My experience in the pool
Bronte Bogey Hole has always taken second place on my previous visits to the area because Bronte Rock Pool is one of my favourites of all the NSW ocean pools. But I needed to have a swim in the bogey hole one day to complete my coastal quest.
I’d partly shied away from trying to swim in the bogey hole because I couldn’t work out exactly where the swimming area actually was. But my friend, and fellow swimming blogger, Therese put me right when we met last weekend: she told me the tide was all important for swimming at Bronte Bogey Hole and that the best tide was about midway between high and low.
A quick study of weather forecasts, tide times, train times (from the South) and bus times (over to Bronte) showed me that I might just get lucky on the Wednesday before Christmas, and sure enough it was perfect.
The water at Bronte Beach that morning had that turquoise look you associate with holiday brochures advertised in even more exotic places overseas, and the bogey hole space was absolutely clear, with quite a crowd of people in the water.
The water was perfect. A nice cooling temperature on a hot morning and crystal clear. It never reached a depth that took me beyond about chest height but the slope of the beach is enough to give you enough water to set out on a reasonable freestyle stroke shortly after getting in.
This is not a lap pool area; it is much more for fun; catching a gentle wave, lying on my back, trying a few strokes to go a bit deeper, and just enjoying the screams of kids (and adults) enjoying the water.
Some might say a bogey hole like this isn’t a real NSW ocean pool, but in fact you could argue that places like this predate even the arrival of European settlers, as Aboriginals have been swimming here for countless years before Captain Cook even spotted the place.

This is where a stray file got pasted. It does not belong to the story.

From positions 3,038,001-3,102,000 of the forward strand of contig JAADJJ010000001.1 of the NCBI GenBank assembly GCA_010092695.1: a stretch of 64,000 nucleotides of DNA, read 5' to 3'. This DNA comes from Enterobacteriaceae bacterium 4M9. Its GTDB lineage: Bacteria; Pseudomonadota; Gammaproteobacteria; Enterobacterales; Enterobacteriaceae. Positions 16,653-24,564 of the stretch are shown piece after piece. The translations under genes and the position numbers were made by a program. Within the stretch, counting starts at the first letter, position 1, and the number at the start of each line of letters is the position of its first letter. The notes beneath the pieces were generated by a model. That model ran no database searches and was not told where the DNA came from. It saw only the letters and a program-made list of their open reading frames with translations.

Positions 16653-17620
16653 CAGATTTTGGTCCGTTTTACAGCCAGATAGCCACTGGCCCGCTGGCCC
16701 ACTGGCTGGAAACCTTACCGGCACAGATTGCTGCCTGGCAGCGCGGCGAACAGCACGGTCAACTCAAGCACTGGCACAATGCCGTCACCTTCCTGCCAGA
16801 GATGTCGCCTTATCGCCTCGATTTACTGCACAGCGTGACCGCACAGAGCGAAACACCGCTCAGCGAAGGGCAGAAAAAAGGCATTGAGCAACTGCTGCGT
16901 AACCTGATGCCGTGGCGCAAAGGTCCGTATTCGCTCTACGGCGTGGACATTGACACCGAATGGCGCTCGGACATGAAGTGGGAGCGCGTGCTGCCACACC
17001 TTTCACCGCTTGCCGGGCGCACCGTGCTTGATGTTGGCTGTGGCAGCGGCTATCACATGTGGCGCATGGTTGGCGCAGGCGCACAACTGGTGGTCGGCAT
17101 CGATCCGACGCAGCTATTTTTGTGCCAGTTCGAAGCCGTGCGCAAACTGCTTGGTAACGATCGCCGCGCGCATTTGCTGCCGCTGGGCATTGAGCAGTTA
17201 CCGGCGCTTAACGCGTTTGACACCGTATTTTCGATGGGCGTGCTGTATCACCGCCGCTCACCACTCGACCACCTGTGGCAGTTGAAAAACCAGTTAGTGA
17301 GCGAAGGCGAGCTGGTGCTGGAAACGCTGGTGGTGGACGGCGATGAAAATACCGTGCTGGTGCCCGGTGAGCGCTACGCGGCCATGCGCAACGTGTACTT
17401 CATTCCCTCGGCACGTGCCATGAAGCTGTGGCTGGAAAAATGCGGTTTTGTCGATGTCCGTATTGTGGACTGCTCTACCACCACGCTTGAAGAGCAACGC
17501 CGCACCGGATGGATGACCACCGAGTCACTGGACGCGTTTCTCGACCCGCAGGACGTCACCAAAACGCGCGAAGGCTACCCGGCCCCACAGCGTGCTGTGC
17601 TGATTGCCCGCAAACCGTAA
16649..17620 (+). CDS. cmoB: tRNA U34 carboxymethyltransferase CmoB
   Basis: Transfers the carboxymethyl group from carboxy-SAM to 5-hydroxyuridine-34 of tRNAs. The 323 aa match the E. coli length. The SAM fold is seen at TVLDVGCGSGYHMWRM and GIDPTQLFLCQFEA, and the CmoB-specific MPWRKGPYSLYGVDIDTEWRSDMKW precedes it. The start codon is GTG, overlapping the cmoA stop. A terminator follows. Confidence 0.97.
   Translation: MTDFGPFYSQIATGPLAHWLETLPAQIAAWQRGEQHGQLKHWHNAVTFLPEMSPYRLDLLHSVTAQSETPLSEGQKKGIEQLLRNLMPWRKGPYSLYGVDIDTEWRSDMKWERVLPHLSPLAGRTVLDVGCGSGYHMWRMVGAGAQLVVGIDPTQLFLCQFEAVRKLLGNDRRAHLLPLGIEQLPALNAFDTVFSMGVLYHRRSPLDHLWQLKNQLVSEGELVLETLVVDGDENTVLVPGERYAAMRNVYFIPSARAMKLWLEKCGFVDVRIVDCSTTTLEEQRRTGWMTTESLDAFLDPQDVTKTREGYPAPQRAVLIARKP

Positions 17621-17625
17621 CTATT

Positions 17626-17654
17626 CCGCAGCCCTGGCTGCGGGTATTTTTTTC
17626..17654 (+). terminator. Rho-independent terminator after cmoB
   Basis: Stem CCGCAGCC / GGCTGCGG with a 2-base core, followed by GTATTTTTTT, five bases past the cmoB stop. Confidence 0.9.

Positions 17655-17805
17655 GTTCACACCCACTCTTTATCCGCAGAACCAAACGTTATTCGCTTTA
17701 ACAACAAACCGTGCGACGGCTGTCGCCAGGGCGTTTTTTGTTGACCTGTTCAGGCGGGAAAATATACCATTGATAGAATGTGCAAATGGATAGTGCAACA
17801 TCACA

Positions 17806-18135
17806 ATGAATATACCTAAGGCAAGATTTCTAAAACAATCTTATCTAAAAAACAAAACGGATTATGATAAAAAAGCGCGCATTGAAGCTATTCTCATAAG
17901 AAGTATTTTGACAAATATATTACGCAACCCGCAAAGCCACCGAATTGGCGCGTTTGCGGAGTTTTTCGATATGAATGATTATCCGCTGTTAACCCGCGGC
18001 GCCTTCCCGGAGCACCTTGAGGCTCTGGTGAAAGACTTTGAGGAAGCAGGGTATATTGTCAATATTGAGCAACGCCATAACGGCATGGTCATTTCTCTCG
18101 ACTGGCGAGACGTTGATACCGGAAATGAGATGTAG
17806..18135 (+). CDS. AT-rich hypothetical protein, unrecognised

For me, it felt utterly magical. A reminder again of just why I’m on this quest swim in all the state’s pools: it is the most joyous activity imaginable here in NSW, and totally free! How lucky we are to have places like Bronte Bogey Hole on our doorsteps.
Getting there, getting in, getting changed
There are regular buses to Bronte Beach from Sydney CBD or from Bondi Junction. Once at the beach itself, the bogey hole is at the southern end of the beach.
Most people enter the water at Bronte Bogey Hole via the beach itself. There are steps down into the ocean from by the rock pool, though this water is not strictly speaking in the bogey hole so if you enter this way, you’ll need to swim a bit through open ocean before you get the protection of the stones forming the bogey hole.
Changing facilities, showers and toilets are at the southern end of Bronte Beach by the rock pool.
Best time to go is midway between high and low tides.
At high tide, the rocks that form the bogey hole are submerged and at low tide the waters are too shallow.
History and stories of the pool
See the links below from fellow bloggers who have discovered more about the history of Bronte Bogey Hole than I could. It seems to have been around for a very long time, probably pre-dating European settlement in Australia.
I rather liked the story one of the articles found about the guy who was bitten by a (presumably) small shark in the bogey hole and went to hospital for treatment with the shark still hanging on to his arm. Do we really believe he later ate it for dinner, though?
People I met here
Just one local lady who clearly loves coming down to the bogey hole as often as she can. Other than that, as it was the start of the school holidays, I got the impression that many people in the water were visitors or holidaymakers, less interested in engaging with strangers than locals often are!
What’s your story? Any memories of swimming here? Any stories to tell? Or did you just have swimming lessons in days gone by?
Whatever you have to say, however brief, I’d love to hear from you and will add any stories to this section of the site as and when I receive them. Add your comment or story under ‘Leave a Reply’ below.
Links to other articles on this pool
Swim blogger Sally came to Bronte Bogey Hole a few years ago, and includes some historical information from the former NSW ocean baths website, run by the same people as now have the All Into Ocean Pools site.
I also loved this description of Bronte Bogey Hole from swimming friend and blogger Therese, with some great pics of the bogey hole at low tide
Coffee, tea or milkshake after the swim?
The coffee shop I went to last year for a post swim coffee after Bronte Rock Pool has since closed down. In the same run of cafés down by the bus stop, there is a place called the Bogey Hole Café, and since I’d been in the bogey hole today, I felt that had to be my new choice for a post swim coffee…
Bogey Hole Café – 473 Bronte Road, Bronte Beach, NSW 2024
Open Daily 7am – 4pm